Learning to Unjudge: How Human Libraries Are Fostering Inclusion Around the World

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As difficult an idea as it can be to confront, many of us have our own preconceived notions about different groups of people. As a result, we may judge others — and treat them differently — based on their race, gender, disabilities or other facets of who they are. Often, our prejudices can keep us from cultivating friendships or working with great people because we’ve formed ideas about them before we actually get to know them.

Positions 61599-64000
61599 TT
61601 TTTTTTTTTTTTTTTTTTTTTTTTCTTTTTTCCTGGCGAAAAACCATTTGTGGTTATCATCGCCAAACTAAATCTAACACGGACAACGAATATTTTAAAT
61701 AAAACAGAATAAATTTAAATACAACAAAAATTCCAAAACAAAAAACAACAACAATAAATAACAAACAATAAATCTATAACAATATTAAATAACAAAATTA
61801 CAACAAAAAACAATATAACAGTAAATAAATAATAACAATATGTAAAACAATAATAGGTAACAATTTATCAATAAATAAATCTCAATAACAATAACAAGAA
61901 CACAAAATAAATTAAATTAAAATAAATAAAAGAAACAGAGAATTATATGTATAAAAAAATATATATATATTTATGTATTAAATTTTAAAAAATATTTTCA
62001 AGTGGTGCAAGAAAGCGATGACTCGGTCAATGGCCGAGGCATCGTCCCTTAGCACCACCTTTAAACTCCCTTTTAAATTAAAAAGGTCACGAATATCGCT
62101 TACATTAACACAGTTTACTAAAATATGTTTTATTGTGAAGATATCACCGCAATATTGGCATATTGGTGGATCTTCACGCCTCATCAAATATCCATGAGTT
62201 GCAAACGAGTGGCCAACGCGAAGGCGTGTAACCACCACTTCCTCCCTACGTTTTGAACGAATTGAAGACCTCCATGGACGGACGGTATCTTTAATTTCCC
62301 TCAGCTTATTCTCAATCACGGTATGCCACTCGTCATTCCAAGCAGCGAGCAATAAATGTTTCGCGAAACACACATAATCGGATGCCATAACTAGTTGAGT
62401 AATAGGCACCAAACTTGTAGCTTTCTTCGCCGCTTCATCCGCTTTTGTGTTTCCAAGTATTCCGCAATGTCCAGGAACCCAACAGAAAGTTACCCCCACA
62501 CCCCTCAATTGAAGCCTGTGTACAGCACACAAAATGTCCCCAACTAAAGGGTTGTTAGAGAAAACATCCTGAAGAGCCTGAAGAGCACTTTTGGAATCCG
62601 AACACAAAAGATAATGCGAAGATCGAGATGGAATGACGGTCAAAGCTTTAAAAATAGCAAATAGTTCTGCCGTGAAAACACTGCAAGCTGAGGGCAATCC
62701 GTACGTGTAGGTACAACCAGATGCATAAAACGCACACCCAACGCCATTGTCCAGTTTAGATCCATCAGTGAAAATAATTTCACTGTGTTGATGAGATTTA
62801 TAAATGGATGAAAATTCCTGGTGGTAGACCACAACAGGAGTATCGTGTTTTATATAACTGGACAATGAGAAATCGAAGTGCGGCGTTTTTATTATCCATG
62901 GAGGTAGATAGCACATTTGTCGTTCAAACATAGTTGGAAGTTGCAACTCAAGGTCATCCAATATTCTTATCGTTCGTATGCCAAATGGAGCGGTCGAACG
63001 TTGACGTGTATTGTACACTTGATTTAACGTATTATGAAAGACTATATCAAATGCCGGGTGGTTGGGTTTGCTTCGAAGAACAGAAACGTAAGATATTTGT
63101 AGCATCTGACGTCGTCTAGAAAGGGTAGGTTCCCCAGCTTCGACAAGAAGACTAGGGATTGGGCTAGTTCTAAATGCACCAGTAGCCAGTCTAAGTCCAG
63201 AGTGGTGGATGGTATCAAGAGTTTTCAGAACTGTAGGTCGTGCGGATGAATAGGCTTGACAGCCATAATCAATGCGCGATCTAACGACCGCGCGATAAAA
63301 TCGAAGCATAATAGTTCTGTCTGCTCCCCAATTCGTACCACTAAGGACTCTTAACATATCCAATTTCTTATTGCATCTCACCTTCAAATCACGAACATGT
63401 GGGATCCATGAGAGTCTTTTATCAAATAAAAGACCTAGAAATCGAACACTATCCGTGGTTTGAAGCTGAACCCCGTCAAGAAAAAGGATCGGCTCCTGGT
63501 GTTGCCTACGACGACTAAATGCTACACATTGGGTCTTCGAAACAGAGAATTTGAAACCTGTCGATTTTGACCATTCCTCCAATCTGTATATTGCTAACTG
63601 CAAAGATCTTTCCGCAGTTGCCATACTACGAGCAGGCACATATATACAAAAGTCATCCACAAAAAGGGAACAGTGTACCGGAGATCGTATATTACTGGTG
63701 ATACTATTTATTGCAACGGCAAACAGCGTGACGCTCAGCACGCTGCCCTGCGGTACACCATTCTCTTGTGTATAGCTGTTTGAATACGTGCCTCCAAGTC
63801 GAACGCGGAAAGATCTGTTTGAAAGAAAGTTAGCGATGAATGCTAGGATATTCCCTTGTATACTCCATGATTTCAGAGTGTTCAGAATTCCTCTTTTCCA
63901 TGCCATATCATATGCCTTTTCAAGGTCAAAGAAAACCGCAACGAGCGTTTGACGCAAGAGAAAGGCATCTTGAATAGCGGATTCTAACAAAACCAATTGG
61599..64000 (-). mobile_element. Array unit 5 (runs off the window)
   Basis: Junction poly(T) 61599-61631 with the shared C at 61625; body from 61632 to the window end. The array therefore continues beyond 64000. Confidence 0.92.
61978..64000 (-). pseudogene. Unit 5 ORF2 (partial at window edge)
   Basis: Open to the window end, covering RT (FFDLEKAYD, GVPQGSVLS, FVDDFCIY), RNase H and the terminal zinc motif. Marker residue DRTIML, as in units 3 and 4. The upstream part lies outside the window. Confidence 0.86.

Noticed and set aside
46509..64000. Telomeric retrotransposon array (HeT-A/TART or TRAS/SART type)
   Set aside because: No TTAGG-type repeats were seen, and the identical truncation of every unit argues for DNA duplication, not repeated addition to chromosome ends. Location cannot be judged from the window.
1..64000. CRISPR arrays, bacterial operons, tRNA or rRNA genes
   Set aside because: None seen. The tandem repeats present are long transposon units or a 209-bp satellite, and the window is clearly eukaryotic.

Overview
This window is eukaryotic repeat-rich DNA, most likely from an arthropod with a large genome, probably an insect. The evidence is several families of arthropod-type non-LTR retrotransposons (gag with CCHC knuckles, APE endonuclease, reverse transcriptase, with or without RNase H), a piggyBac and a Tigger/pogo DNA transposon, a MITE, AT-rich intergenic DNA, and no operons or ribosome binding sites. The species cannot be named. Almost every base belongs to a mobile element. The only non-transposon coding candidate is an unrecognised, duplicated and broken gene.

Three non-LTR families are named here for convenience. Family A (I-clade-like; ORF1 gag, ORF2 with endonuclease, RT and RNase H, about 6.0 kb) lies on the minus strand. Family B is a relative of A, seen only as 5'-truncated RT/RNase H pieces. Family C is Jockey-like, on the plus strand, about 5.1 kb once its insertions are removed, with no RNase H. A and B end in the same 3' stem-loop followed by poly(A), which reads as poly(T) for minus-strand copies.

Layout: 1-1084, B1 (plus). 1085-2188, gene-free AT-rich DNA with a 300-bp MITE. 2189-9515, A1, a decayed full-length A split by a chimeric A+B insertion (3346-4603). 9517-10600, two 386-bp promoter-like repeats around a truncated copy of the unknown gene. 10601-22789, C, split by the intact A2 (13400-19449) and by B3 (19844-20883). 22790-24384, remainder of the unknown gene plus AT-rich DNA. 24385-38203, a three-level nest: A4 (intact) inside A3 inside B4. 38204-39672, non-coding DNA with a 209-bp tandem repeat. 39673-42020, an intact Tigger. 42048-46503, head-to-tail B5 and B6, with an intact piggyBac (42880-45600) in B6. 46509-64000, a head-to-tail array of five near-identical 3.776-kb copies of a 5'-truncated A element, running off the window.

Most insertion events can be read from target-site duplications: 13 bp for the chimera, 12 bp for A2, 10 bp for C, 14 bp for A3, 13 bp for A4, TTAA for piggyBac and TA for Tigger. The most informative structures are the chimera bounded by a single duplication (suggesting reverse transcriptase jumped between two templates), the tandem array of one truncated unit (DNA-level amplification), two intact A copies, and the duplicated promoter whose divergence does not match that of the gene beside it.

In an effort to change this all-too-common phenomenon — to help break down stereotypes and prejudices while fostering inclusion and open dialogue — Danish journalist Ronni Abergel founded an international nonprofit organization called the Human Library. Using the familiar analogy of a public library with books, Abergel and his partners created libraries of “human books” from diverse backgrounds and encouraged others to “check them out” — to speak with them about their life experiences.

The Human Library seeks to help people confront their biases and prejudices by facilitating face-to-face conversations with people from marginalized or different groups. The nonprofit organization has helped spark difficult but necessary discussions worldwide while ultimately transforming people's views on the need for diversity and inclusion.